I was at an ARMA lecture series this week in which the topic of discussion was the lifecycle management of records – was it truly a lifecycle or is it more of a continuum and how do you present that to users.
I personally found that the discussion was completely off the mark. Who cares what you call it – the point is that information (records) is part of a process and the value of the information is based on the state of the process within which it is being created or used. This means to me that Records Management isn’t so much responsible for the end product (eg: a record) but the integrity of the processes used to manage the record through all its states – and that can’t be done effectively at the end of the process when the user is finished with the document.
Records Management discussions have to evolve into discussions of how and where records management can feed into the organizations business model. Business models are changing as new technology services appear. The skill sets of Records Managers are well placed to help guide an organization through those changes, but records management services will have to expand into three areas:
1. Business advisory services whereby Records Managers can provide advice on how to deliver on the principles of accountability and transparency that so many companies bandy about. This will require records managers to be able to draw a correlation between the companies business model/accountability framework and the value of recordkeeping practices for the senior management team. They will need to be able to explain how these practices can feed a company’s objectives for agility and innovation, while minimizing risk …. and this can’t be done by talking about the relevancy of the records lifecycle.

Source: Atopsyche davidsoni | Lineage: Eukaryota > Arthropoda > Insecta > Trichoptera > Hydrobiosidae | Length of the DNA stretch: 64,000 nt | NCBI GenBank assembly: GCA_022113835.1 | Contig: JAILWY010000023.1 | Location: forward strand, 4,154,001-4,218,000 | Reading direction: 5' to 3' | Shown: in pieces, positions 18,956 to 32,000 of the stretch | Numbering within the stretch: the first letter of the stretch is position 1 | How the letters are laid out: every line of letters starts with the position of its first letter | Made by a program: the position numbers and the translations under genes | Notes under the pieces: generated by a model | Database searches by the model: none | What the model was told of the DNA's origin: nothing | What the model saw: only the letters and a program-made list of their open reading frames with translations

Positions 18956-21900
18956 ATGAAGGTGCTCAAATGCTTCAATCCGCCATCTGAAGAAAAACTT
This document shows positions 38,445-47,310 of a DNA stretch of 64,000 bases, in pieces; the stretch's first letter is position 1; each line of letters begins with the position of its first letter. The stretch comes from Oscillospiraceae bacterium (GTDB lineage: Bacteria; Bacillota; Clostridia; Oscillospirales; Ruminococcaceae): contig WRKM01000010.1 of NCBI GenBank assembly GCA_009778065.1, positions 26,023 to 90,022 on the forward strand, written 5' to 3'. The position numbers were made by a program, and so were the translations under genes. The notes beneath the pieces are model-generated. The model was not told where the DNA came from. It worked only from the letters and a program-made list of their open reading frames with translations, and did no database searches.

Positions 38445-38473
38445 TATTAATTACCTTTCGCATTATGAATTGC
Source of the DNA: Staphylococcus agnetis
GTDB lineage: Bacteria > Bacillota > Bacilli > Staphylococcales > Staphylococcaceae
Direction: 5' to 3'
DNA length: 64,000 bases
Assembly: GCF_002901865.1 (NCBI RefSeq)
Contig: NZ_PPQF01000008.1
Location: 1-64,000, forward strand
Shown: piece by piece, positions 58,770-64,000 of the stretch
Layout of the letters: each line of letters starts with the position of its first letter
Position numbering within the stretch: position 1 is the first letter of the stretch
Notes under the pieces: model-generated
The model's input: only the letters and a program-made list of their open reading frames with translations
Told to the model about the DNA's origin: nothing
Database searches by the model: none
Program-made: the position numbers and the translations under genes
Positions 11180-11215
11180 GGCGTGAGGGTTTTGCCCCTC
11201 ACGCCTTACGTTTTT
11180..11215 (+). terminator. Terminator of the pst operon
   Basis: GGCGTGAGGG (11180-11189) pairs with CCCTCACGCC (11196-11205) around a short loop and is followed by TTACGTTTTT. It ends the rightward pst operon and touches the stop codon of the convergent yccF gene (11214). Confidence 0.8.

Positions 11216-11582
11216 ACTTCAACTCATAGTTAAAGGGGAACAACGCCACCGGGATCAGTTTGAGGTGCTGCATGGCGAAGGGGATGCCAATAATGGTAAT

2. Business Analysis Services – Records Management resources must also become part of the application development team to:
- Educate users about information characteristics (security, access, which information item produced through the process is important, for how long, etc.) when they have a stake in the outcome.
- Guide business users through the identification of requirements to ensure that record keeping practices are incorporated as seamlessly as possible into the tool being developed – and that the end-user is the one asking for it.
- Provide the record keeping metadata standards to be captured within the business tool and through the business processes.
- Educate IT resources in general about the principles of recordkeeping – these aren’t separate requirements, they are foundational requirements to any business application.
3. Information Architecture – Records managers have a lot of experience in developing taxonomies, classifying information and developing synonym trees. This experience, coupled with training in data management, concepts of search, and their enterprise perspective would make them an invaluable member of the Information Architecture team.
To realize this new service model will require changing the perceptions of the business and IT teams, AND changing the culture of the records management team.